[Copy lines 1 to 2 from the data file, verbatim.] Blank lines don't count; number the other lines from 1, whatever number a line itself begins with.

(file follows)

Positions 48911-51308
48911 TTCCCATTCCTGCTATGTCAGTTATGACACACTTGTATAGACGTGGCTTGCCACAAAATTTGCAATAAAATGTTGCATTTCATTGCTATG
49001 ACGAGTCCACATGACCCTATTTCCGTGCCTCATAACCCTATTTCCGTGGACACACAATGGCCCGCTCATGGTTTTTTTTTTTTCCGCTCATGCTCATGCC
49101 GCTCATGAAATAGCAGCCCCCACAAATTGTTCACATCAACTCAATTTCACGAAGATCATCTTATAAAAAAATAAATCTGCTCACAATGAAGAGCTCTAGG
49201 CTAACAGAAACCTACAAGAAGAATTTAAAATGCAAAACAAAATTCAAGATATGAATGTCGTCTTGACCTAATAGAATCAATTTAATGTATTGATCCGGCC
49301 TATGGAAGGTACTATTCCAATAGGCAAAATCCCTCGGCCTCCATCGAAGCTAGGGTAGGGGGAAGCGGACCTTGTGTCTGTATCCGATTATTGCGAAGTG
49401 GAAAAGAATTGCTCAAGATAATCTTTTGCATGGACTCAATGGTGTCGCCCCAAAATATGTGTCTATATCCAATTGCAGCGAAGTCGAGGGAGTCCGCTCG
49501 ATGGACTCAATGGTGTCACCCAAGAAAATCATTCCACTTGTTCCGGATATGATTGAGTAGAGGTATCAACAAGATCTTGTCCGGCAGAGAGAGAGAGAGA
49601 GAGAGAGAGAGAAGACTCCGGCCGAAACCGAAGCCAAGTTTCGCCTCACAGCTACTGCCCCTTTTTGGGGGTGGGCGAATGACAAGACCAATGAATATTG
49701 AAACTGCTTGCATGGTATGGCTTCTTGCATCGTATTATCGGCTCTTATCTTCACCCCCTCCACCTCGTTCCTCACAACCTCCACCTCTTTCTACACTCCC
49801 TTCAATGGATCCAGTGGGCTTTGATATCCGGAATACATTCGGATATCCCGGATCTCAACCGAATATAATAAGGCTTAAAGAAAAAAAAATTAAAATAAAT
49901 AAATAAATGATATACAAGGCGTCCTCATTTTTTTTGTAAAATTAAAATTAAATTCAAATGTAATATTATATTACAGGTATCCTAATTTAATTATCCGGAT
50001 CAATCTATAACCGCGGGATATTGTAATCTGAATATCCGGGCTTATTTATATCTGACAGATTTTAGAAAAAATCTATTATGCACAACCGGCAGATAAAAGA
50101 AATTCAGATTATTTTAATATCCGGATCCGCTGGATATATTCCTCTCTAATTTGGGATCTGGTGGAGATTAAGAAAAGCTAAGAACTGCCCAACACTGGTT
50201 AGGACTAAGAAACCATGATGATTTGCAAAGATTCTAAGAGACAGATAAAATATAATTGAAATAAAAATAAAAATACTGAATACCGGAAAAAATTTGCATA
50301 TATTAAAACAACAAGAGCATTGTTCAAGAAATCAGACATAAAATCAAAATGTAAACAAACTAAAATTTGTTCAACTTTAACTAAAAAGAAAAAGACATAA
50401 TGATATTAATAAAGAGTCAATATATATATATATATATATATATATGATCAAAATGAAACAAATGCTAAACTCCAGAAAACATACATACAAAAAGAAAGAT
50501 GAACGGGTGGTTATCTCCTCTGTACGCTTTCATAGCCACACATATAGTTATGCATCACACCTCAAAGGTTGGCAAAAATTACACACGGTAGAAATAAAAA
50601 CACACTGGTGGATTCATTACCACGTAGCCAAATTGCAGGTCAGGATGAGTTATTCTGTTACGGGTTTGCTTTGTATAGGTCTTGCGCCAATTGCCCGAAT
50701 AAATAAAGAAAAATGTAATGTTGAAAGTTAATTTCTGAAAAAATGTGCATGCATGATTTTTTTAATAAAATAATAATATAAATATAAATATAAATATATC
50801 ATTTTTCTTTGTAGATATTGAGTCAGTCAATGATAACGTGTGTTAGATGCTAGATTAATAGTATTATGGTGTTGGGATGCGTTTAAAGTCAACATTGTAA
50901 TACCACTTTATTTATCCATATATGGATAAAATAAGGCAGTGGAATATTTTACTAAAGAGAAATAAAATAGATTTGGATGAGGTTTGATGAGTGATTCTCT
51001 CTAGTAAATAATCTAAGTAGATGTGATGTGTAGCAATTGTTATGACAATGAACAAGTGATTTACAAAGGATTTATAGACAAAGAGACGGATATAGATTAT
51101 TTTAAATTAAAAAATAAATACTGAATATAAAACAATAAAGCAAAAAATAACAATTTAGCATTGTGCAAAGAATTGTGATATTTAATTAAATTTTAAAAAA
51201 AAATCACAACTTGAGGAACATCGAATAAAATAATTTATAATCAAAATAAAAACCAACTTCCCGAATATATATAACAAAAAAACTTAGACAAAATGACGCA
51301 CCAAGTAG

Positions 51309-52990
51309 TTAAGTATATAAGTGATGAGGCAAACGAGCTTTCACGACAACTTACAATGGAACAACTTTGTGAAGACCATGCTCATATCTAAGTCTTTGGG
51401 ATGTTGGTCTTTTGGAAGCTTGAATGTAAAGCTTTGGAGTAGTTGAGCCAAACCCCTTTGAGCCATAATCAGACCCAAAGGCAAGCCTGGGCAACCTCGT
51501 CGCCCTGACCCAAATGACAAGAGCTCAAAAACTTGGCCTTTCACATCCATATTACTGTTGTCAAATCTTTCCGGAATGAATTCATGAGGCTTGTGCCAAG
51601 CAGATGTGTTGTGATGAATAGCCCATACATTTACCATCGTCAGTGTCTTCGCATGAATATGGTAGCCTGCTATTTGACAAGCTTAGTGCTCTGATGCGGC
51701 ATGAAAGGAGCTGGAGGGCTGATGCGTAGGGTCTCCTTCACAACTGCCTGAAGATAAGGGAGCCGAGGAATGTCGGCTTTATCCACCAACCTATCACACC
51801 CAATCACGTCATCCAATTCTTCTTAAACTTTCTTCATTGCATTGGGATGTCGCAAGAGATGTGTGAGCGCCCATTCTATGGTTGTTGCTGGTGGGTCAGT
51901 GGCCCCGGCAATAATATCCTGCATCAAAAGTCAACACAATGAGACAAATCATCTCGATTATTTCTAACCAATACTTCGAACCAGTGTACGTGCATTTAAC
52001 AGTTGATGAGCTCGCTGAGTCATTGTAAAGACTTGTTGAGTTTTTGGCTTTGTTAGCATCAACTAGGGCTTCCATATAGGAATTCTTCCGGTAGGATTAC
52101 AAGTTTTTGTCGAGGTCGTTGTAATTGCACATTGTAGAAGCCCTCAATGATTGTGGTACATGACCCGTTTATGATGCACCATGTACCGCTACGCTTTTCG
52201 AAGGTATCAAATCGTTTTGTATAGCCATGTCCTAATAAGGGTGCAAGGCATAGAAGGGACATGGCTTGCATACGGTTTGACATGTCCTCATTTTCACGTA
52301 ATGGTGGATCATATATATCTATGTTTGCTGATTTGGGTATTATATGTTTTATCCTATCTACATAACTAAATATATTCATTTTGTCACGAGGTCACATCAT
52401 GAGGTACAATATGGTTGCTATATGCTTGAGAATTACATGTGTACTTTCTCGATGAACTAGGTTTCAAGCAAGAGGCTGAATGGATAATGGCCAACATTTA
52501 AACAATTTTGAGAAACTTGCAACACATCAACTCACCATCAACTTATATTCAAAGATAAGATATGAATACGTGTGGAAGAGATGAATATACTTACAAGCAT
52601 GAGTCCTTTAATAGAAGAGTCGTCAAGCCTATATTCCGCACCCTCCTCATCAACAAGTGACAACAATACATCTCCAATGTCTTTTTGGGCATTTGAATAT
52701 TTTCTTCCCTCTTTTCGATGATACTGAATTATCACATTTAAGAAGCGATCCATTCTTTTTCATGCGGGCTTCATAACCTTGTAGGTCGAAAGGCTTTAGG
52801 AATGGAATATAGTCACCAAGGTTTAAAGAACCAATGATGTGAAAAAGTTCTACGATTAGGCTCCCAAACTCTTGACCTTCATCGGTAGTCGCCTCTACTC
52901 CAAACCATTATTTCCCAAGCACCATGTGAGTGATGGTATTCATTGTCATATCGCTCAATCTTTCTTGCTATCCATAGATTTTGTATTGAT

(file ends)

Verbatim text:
Positions 48911-51308
48911 TTCCCATTCCTGCTATGTCAGTTATGACACACTTGTATAGACGTGGCTTGCCACAAAATTTGCAATAAAATGTTGCATTTCATTGCTATG